Top 5 - Good ways to network

# 5 - Apply directly
- Try for info on companies in your area
- Try jobportals. I'd personally recommend: gamasutra, Edge jobs and Games Industry Jobs
- Try submitting resume in events (GDC for instance)
- Try job fairs

- On interviewing be prepared to make tests, specific tests, tough tests!
- Prepare a list of questions that you want to make. That way is easy to talk with the interviewer.
- Always, I said always ask for feedback, that shows you're concerned about improving yours skills and also commitment.
- Don't be afraid of picking jobs that aren't initially on your area of specialty. You can start as a QA and try to build up your way to the top, being in the industry is the best way to get a job in the industry (I know it sound strange but is true).

#4 - Social Networking
- Prepare your linked in/stackoverflow account. Don't have one? Stop right now and go signup! (kidding just continue reading ok?). Put everything that matters on your account, don't use it for friends stuff, this is pros place. Events, games, prototypes, recommendations, school, jobs, everything goes here!
- Twitter. You have two options here go pro with your personal account and add companies, team members and job accounts OR Make a professional account where you follow and post only job related stuff.
- Facebook and Google+. I don't really like this option since basically they are personal social networks, but if you want to try them look for apps that target business contacts like BranchOut on FB or build business circles on G+. And please keep embarrassing stuff out of the internet.
- Look for other networking sites, there is lots of stuff happening out there on the web.
- Try placing your demos, prototypes and other related videos on youtube. That will make your name a little more findable on the web and also will show off some of your talent.
- Have a blog! This way you can express yourself about everything you have learned so far, show a portfolio, share experiences. Just remember this is public so be careful on what you write on it ok?
- Playing Games...what? Yes most of the people in game industry play something, so you have a chance of meeting someone online.

#3 - Groups and Communities
- game dev clubs & competitions. Pay attention to game jams they are extremely crucial for getting attention and improving yourself, also is a good way of knowing new people or forming a group of friends. Compohub have mapped some game jams.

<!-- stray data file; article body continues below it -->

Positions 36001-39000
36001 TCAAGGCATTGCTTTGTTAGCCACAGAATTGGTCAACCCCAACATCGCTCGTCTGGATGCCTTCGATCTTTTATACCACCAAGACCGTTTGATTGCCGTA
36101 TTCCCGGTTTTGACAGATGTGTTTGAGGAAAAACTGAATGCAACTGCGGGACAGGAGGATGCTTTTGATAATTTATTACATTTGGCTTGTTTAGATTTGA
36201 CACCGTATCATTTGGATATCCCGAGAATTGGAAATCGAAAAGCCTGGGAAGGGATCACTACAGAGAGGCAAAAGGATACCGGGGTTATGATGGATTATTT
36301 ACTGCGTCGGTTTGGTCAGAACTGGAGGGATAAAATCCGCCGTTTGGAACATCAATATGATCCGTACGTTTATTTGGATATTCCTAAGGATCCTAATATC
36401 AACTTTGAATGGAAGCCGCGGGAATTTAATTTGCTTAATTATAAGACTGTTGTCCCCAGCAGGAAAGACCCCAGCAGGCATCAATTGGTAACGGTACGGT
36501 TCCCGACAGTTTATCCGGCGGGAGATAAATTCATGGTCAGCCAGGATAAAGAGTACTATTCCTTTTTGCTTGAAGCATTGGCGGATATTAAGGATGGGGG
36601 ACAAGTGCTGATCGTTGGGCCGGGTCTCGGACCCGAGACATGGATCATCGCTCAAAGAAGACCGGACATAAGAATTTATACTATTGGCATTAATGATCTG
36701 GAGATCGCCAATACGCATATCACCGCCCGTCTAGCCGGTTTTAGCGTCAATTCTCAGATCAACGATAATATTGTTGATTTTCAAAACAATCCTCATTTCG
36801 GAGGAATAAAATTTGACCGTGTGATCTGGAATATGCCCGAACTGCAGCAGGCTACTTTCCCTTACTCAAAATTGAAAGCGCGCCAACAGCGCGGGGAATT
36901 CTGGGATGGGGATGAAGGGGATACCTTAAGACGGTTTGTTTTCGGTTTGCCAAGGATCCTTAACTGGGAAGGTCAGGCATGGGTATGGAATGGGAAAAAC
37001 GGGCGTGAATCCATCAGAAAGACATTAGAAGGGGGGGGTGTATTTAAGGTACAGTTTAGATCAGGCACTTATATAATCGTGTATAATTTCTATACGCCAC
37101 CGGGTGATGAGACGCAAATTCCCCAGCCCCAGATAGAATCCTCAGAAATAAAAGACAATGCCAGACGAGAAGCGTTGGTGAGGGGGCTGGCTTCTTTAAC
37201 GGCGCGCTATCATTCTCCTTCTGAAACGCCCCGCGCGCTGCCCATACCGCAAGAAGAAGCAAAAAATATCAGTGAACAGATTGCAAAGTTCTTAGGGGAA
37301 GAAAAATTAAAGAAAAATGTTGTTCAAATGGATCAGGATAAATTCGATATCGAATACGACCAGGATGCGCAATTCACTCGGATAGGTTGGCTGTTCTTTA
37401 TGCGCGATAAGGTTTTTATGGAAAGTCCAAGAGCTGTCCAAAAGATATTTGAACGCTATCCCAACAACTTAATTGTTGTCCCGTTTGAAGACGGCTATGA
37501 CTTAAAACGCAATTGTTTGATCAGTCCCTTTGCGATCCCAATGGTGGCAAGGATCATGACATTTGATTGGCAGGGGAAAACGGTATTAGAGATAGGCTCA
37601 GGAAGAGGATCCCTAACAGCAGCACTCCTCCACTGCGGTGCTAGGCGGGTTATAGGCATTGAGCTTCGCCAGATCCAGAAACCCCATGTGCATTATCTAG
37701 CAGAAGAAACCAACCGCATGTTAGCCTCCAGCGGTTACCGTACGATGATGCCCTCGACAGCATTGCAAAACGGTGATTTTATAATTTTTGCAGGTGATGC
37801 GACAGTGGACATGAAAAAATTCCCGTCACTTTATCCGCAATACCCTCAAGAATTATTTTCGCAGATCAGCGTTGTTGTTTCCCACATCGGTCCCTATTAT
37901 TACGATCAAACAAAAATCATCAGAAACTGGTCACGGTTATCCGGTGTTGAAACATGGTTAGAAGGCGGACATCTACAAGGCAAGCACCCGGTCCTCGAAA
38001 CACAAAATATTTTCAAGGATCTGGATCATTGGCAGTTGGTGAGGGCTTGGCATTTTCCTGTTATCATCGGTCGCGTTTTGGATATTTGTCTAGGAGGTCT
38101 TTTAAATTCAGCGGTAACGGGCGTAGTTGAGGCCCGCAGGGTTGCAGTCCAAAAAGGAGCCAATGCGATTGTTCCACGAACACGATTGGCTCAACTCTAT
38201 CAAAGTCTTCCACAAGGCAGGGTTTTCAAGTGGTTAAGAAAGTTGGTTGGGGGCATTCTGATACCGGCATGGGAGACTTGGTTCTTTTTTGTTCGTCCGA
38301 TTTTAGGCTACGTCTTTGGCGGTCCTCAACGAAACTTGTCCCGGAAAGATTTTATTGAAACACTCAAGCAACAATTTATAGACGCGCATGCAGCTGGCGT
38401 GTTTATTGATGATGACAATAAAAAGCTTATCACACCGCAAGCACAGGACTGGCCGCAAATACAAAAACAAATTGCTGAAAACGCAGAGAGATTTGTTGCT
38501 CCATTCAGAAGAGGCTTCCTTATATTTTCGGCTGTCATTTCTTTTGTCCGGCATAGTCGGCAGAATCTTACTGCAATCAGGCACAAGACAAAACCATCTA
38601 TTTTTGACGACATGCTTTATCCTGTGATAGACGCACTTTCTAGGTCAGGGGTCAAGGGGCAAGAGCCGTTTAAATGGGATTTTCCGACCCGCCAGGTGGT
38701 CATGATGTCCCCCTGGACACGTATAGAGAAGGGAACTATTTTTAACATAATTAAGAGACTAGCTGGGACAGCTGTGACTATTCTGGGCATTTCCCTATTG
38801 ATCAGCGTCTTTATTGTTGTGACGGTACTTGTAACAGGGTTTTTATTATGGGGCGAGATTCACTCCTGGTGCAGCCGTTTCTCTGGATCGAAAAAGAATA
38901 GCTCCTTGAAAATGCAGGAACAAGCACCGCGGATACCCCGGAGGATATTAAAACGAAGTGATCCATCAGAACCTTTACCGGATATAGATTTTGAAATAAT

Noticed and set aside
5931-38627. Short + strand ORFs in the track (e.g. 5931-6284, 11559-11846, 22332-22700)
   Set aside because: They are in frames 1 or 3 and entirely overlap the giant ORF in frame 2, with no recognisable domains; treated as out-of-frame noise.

- modding communities. This is a good way of starting, here apply the same tip as the previous one.
- if you're an artist check  digital art communities & competition, like CGSociety, CGHub, and Ani-Boom.
- Be part of game development groups like IGDA, WIGI and others.
- This falls on some other tips: volunteering - community management, events, or beta testing. Playing, modding and making games are some effective ways of breaking in.
- Depending on which forums & fansites you post into you can use it on your behalf. Just remember to build constructive and valuable posts, that way even if you're not saying that something is good try to be adding a point of view and a suggestion of improvement (be nice devs/artists have feelings too).

#2 - Conferences and Events
- GDC, GDC Online, a bunch of others.
- Consumer Shows (PAX, E3, etc)
- University-hosted events
- Networking events/parties and meeting
-  Developer open houses/portfolio review

- It's not easy to go into these places and probably that would require some money (often more than you could afford), but if you can be prepared with cards and firm handshakes.
- Take into account each event situation, consumer show isn't hiring centered but GDC has its career pavillion.
- Don't be shy and make them remember you (in a good way)

#1 - Friends
- This may sound silly but having friends that work in industry can help you to be a step ahead. If you made all your previous lessons and have enough good background your friends will talk about you when the time come.